The Courier News from Blytheville, Arkansas on February 1, 1955 · Page 10
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The Courier News from Blytheville, Arkansas · Page 10

Blytheville, Arkansas
Issue Date:
Tuesday, February 1, 1955
Page 10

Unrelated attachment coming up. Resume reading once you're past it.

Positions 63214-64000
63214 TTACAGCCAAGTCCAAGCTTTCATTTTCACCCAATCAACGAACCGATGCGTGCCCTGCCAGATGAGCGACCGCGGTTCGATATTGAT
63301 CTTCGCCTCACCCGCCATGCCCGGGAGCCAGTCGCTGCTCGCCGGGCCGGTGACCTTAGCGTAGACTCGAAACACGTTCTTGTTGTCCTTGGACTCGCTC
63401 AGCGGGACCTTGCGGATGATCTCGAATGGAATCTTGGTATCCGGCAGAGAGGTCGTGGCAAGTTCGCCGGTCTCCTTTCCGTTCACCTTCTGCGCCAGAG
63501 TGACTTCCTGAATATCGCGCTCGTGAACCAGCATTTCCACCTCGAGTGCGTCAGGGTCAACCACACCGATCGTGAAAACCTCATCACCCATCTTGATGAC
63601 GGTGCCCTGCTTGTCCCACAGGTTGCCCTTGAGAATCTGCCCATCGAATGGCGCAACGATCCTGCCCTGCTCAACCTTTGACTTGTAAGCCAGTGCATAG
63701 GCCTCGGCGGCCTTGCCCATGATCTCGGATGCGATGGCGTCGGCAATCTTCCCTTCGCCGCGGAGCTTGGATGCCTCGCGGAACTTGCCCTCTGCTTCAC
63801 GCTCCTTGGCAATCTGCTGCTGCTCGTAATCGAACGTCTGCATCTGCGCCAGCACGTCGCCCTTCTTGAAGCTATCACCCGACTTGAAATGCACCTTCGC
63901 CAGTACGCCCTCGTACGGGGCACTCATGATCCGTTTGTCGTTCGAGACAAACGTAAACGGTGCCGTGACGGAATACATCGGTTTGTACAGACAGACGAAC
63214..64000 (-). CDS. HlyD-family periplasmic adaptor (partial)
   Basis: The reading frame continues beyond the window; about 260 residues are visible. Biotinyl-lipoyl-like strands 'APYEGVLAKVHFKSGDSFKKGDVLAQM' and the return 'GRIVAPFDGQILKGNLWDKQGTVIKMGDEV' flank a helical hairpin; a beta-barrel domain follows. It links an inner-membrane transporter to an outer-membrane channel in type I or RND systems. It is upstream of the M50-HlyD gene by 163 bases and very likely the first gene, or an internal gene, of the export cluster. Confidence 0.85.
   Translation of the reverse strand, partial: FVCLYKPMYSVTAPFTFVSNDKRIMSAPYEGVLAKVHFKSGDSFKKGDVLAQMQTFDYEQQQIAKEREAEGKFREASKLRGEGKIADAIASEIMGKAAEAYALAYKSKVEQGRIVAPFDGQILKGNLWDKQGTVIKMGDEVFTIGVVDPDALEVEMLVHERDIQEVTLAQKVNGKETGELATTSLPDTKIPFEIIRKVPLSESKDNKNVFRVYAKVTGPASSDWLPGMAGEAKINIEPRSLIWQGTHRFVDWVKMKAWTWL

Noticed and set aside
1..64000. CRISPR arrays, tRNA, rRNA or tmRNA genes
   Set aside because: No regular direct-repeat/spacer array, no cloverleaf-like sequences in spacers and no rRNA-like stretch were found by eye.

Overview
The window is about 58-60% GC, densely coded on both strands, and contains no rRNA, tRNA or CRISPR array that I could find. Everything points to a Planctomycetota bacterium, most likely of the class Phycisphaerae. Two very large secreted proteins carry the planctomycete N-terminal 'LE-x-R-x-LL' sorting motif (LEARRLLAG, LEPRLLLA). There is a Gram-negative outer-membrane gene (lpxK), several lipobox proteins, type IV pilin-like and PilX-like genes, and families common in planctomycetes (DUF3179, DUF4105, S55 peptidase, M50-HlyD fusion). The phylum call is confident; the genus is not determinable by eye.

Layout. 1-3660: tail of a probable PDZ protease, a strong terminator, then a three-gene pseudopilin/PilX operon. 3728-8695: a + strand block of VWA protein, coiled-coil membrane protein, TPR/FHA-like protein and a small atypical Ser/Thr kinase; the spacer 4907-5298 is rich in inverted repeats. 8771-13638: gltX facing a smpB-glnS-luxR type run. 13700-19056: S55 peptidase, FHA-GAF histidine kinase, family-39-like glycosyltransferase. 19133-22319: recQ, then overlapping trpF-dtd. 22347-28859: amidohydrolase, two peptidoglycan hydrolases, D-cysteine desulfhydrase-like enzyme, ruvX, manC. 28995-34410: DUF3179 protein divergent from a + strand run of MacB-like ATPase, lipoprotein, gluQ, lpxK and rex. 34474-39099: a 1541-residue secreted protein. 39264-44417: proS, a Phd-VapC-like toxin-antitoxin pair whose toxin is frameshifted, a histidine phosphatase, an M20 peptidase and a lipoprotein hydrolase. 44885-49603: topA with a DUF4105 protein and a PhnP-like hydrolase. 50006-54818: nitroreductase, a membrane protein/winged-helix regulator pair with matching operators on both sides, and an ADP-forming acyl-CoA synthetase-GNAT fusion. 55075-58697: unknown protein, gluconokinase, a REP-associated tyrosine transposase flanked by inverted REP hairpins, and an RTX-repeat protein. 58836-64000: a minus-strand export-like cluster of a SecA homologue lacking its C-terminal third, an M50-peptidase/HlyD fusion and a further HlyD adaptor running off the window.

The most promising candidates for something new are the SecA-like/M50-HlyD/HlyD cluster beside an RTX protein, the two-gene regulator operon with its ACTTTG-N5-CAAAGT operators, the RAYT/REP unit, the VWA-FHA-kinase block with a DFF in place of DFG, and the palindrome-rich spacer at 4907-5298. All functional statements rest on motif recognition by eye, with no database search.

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P*OB BLTTHBVILLB (ARK.)' COURIER NEWS TUESDAY, FEBRUARY 1, M5K. Fingerprints Found In Rubenstein's Room Are Checked NEW YORK (AP) — Ten mysterious fingerprints found in the bedroom of Serge Rubenstein were checked today in search lor the killer of the millionaire financier and draft dodger. Discovery of these prints and eight others was disclosed yesterday by Asst. Dist. Atty. Alexander Herman. Six fingerprints proved to be those of the murder victim and two others were • useless smudges, Herman said. Mindful of the 46-year-old Rubinstein's playboy reputation, police are checking the 10 prints against those on file for more than 5,000 night club entertainers. Although the prints could lead to the person who strangled Rubinstein in his lavish 5th Avenue home five days ago, they also might turn out to be as unimportant as a woman's purse and glove that sparked police interest for a time. Herman said these female belongings, found in the slain man's bedroom, had been traced to Pat Wray, one of Rubinstein's cafe society girl friends. She told police she left them there last fall, he said. Authorities, still baffled by the mysterious slaying, continued to check the more than 1,000 names Rubinstein listed in his notebooks. Reportedly these included names of top Hollywood figures and persons high in Las Vegas, Nev., gambling circles. Asst. Dist. Atty. Courtlandt Nil yesterday interviewed financier Lee Brooks at a hospital where he had recently undergone an operation. There was no basis for considering Brooks a suspect in the case. Nicoll stated. Later in a bedside interview, Brooks told reporters: "Go to Stanley T. Stanley, Rubinstein's only channel to respectable business, and you will see evidence of big deals that could lead to the killer." Stanley is one of those business associates of Rubinstein Who have suggested the slaying was a paid job. "It was a mob job—a syndicate killing," he declared on the day of the murder. Brooks, who fought Rubinstein in an oil company deal and filed a suit against him for five million dollars, said: "It would serve my purpose better if he had remained alive, as we had an iron-clad case against him." Blind War Vet, Medal of Honor Winner, Is Adopted at Age of 40 LOE ANGELES W>—Orphaned at birth, blinded in World War n, winner of the Medal of Honor, Jose Reyes now has been adopted, at 40, by the couple he long has called "Mamma and Daddy." It was a tearful yet joyful scene yesterday in the court of Superior Judge Georgia Bullock, who approved the adult adoption. Here is the story of Jose Reyes: Born in Guanavato, Mexico, he grew up in a San Antonio. Tex., orphanage, worked in a railroad roundhouse, joined the Army in 1936, served through World War n in the combat engineers, 2nd Division, under the late Gen. George S. Patton Jr. in Africa and Italy. A shrapnel burst Dec. 24, 1944, blew away much of his face and blinded him. Three years of hospitalization and 30 operations later he was discharged Jan. 31 .1947 That's eight years ago yesterday. Besides the Medal of Honor, Reyes holds a presidential unit citation, America;; Defense Medal, Victory Medal, Infantry Badge. Bronze Star, Silver Star and Purple Heart. "I went for the defense of my country, not medals," he said. At his home in nearby Lynwood, 'KmciheartecT Man Convicted On Loan Charge DALLAS (/P)— A man who said he was "too kindhearted" to foreclose on friends was given a six-month suspended sentence in federal court hare for processing fictitious PHA loans. William J. Stilwell, former official of the Cleburne, Tex. Savings & Loan Assn., said he used imaginary names in making applications for PHA home loan repairs so that home owners could get money to meet payments. "I grew up on a farm as one of 10 children and knew the sacrifice of hard drought years," he told the court. The government said 20 such loans totaling $10,500 were involved. English Is Popular TAIPEH, Formosa (#j — Just about averyone in Formosa is studying the English language. Bookstores are crammed wiUi texlbooks. Private teachers advertise widely. One says, "Correctly English in five lessons." First coal mine opened in the Fairmont, W. Va., field was in 1852. Reyes and his wife, Angela, 47, have a flagpole. Every morning he raises the American flag; every evening he lowers it. His German shepherd lead dog is named "General Fatten." Six years ago Reyes became friendly with nearby residents Leonard W. Greensfelder, 53, a Los Angeles city employe, and his wife Olive Rose, 51. The friendship grew into much more than that. "He's been through so very much," Mrs. Greensf elder said. think of him as our son and we wanted him to have security and family and background." PTA meets Monday night at 7:30 at Snider Memorial Library, Mrs. Guy Rubenstein, president, has announced. The Rev. Lee Gate, pastor of the Manila Methodist Church, was in Batesville Monday through Friday to teach a course at the Batesville Area Methodist Training School. The L. G. Gilder family has moved to Greenville, Miss. Mr. Gilder has been associated with the International Harvester Company for the past three years. Manila junior and senior bas- keteens meet Trumann here Tuesday night. Alex Curtis and Bilbo Osborne are serving as co-chairmen of the Manila March on Polio. They have announced that Manila has been assigned a $1,000 quota for 1655. Dr. H. D. Alston left for the Army Sunday. The Joe Hornberger family were the guests of relatives in Shreveport, La., last week. Mr. and Mrs. Gerald Costner and Mr. and Mrs. Walter Roach are vacationing in Florida. Mrs. L. K, Holt entertained with a bridal shower for Miss Imogene Evans at her home Friday night. Caruthersville News Bj SONNY SANDERS Six boys received their initiation in the Initiatory Degree at.a special meeting of the Caruthersville Chapter of the Order of DeMolay on Monday evening of last week. Boys initiated were Jimmy Dean, Chris Chitwood, Tommy King and Jimmy Grigory. all of Caruthersville and Harvey Gill and Jimmy Grinstead, both of Braggadocio. They will receive '.heir second initiation at a later date, which has not been decided on at this time. Jack Renick, president of the Missouri Junior Chamber of Commerce, told members of the local Junior Chamber that he was glad to see an active organization in Caruthersville. While making his annual visit to clubs in the state, Mr. Renick spoke at a special dinner meeting of the Jaycees held Tuesday at the Top Hat Cafe. He said a Jaycee -club in any city is good for the man who is active in the organization as well as for the community. He told the story of how a former national president of the Jaycees became a member of the organization in his city and worked hard to achieve national prominence. Mr. Renick also told the club about a recently passed referendum of the state organization's laws. It allows for the state Jaycee secretary to be paid for his work. A spokesman for the local group said the meeting was attended by over half of the members. Harry Barker has been elected president of the recently organized Lions Club here. Other new officers are: Marvin Collins, first vice-president: John Fowlkes, second vice - president: Albert Cravens, third vice-president; Hayes Melton, secretary- treasurer; A. L. Singlctery, lion tamer, and McCurry Meyer, tail twister. Fred and Louie Dudley left Sunday to return to Memphis State College after spending mid-term vacation here visiting with their parents, Mr. and Mrs. L. P. Dudley. Sonny, Unice left Sunday to return to Memphis State after spending the vacation period here visiting with his parents, Mr. and Mrs. M. T. Unlce. Tom Smith also left Sunday to return to Memphis State after visiting with his father, Emerson Smith. Joe Anders returned to Memphis State Sunday after visiting with his parents, Mr. and Mrs. Joe D. Anders, of Route One, Caruthersville. Richard Watkins left over the weekend after spending a week here visiting with his parents, Mr. and Mrs. W. W. Watkins. Miss Mary Ellen Horner's sophomore homeroom has received the Honor Society scholastic award for the second quarter at the high school. Students of the quarter at C.H.S. for the second quarter are Julie Hawkins and Jerry Butler. Night services at First Christian Church of Caruthersville will be held at 7 p.m. Wednesday. MRS. GEORGE DRAKE, Chicago, III., says: "My youngsters bated ordinary Aspirin. They readily lake St. Joseph Aspi-in For Children. They like its pure orange flavor." ST. JOSEPH ASPIRIN FOR CHILDREN Stranded Pup Causes Cold Weather Swims CHICAGO (If)— Everybody except Grandma got cold and wet yesterday trying to rescue 11-year-old Meno Bush's puppy King Irom the Calumet Sag Canal.. The pup, playing with his master rushed onto the ice and fell into the cold water. Meno and a couple of pals, Warren Skoglund, 10, and Jim Alfano, 14, watched him finally scramble onto a floating piece of ice. . Warren and Meno stepped out onto the ice to rescue King. The ice gave way and both boys went into water up to their knees. Jim took charge and ordered them home for dry clothes. He and a passer-by started out on the ice for the rescue. Both fell in. Meno's mother Mrs. Florence Bush, 29, got there about that time and fell in too. But Meno's grandma Mrs. Marie Young, 49, who arrived on the scene with some blankets, took one look and stayed on the shore. The boys finally got a long stick and pushed the floating piece of ice carrying King next to a larger piece. The thoroughly chilled pup hopped from one to the other and to safety. Lutherans Told Church Must Inspire Youth ATLANTIC CITY, N.J. (IP)— The spiritual leader of 4Vi million U.S. Lutherans said today the church must inspire the nation's youth with a sew zeal to defend American liberties. "The perpetuation of our freedoms." said Dr. Oscar A. Benson, of Minneapolis, "will ultimately depend not so much on patriotic oratory in and out of Congress as on the attitudes we develop in the hearts of our youth . . ." "In a time when freedom of speech and even freedom of thought are jeopardized by those who have the power to intimidate and to apply social and economic pressures," he continued, "it may be that the church remains as the staunchest defender of our American liberties." Devout Fisherman LOS ANGELES UP)— Her husband told her he was going fishing—five nights a week. Mrs. Betty Joan Graham, 25, told the court in winning a divorce yesterday from James M. Gl'aham, 28, a mechanic. 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